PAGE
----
Blended families often face complex estate planning challenges. If you are raising a blended family, you need to ensure that your trust protects your current spouse and children from your previous marriage.
Open and honest communication is the key to happiness within blended families. Talk to your spouse about your wishes. Work with an estate planning attorney in Santa Rosa to figure out ways to protect your family and assets.
Here are some estate planning tips for blended families.
Before blending two families, update the documents related to your estate to ensure they reflect your new familial status. Remember to change the beneficiary on your insurance policies and retirement accounts. If you do not update beneficiaries after remarrying, your executor won’t know your new wishes.
Choose Your Trustee Carefully
If you die suddenly, a battle can arise between your ex-spouse and your current spouse over asset distribution. Your current spouse may want to give everything to their children. This can cause tensions between them and your biological children.
To ensure your wishes are respected and to prevent disputes, choose an experienced trustee. Look for a person you can trust. Your trustee must have a good head on their shoulders. They must be capable of making informed investment decisions.
Consider Setting Up a Trust
Consider setting up a trust that leaves assets to your spouse for their lifetime with the balance passing on to your kids on your spouse’s death. If both you and your spouse brought assets into the marriage, consider creating a joint pour-over trust.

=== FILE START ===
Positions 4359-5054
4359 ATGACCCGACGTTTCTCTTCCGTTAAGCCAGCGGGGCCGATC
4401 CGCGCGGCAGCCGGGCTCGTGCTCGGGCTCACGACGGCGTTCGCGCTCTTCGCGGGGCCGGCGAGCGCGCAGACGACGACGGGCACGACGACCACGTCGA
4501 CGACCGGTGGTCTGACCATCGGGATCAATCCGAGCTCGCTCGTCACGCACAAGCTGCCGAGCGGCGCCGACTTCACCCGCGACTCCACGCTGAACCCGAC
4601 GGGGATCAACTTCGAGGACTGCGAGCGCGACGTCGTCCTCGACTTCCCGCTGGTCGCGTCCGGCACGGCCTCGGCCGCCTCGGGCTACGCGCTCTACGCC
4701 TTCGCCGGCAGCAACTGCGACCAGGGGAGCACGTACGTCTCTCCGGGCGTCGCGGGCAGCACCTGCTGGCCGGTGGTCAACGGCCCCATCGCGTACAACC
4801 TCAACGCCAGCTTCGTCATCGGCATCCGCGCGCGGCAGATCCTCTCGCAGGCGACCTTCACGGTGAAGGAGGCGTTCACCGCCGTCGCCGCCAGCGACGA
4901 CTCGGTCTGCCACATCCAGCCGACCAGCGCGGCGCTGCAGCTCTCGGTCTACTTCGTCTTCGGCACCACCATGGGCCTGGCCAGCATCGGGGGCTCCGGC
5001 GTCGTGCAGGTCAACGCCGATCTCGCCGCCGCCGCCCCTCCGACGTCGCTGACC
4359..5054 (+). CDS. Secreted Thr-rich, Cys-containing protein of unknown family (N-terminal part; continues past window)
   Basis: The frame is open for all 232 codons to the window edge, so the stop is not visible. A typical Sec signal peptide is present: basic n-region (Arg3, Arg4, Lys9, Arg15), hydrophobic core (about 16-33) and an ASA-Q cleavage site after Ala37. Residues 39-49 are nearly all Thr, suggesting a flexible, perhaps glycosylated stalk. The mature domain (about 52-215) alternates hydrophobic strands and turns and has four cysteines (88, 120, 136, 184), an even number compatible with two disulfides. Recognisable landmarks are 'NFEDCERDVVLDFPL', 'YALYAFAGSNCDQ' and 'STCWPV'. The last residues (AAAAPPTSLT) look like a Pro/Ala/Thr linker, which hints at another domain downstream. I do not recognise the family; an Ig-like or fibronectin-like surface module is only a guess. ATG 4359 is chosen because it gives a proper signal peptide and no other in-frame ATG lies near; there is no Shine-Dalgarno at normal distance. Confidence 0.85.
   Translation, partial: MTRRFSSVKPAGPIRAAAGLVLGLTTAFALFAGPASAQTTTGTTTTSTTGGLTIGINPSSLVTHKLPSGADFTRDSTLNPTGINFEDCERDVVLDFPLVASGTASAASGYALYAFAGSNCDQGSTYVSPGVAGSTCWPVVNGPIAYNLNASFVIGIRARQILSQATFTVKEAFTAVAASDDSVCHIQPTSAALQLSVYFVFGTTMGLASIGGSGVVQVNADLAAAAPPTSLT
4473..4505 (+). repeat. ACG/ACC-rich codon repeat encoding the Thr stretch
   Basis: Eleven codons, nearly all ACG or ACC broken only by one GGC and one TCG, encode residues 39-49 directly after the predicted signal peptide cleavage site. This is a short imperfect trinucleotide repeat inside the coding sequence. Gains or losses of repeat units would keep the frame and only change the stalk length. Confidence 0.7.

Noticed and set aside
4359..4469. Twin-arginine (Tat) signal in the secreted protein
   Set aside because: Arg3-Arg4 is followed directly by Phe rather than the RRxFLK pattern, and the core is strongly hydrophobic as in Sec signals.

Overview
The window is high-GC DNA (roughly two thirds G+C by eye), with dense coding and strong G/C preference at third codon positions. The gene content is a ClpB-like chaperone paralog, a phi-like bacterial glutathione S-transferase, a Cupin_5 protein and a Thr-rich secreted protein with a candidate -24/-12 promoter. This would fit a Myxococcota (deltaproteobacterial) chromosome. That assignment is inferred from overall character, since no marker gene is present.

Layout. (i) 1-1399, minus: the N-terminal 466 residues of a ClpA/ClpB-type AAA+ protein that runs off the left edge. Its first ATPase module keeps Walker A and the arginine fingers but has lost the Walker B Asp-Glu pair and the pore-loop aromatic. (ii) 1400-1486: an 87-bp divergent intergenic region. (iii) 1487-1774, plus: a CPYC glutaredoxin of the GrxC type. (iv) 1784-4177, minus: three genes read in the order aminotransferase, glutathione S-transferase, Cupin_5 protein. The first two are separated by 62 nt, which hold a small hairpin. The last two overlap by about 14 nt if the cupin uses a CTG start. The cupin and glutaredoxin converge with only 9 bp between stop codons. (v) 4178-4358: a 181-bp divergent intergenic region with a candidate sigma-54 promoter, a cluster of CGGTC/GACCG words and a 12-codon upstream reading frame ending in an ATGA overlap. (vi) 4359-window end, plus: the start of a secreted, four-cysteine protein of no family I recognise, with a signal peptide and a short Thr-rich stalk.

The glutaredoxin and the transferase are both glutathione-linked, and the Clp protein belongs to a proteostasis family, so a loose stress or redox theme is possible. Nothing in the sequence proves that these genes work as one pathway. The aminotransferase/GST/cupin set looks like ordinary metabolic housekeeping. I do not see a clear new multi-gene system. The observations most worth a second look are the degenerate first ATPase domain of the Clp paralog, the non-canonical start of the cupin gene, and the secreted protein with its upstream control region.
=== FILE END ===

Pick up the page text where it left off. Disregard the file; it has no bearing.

Under a joint pour-over trust, an umbrella trust is created. Both you and your spouse can create a separate trust under the umbrella trust. Upon the death of a spouse, their assets are rolled into two separate trusts(according to a predetermined allocation).
The trust provides for the surviving spouse, but they cannot change how the assets are distributed. When the surviving spouse passes away, the assets in the trust are distributed between the first spouse’s biological children.
This is just one of several arrangements. You can make arrangements to enable your children to withdraw money for their education while your spouse is still alive or can instruct your executor to continue holding the money in your trust even after your spouse passes away.
Decide Who Will Make Healthcare Decisions
Use your living will or healthcare directive to communicate your healthcare wishes. Appoint a person who can make important decisions on your behalf if you become physically or mentally incapacitated. When creating your will, remember to include provisions to ensure your spouse is taken care of if you become incapacitated.
Johnston Thomas Law is a team of experienced and adept estate planning attorneys in Santa Rosa. Our attorneys leverage their experience and know-how to create customized legal solutions for clients. To enquire about our legal services, call 707-545-6542.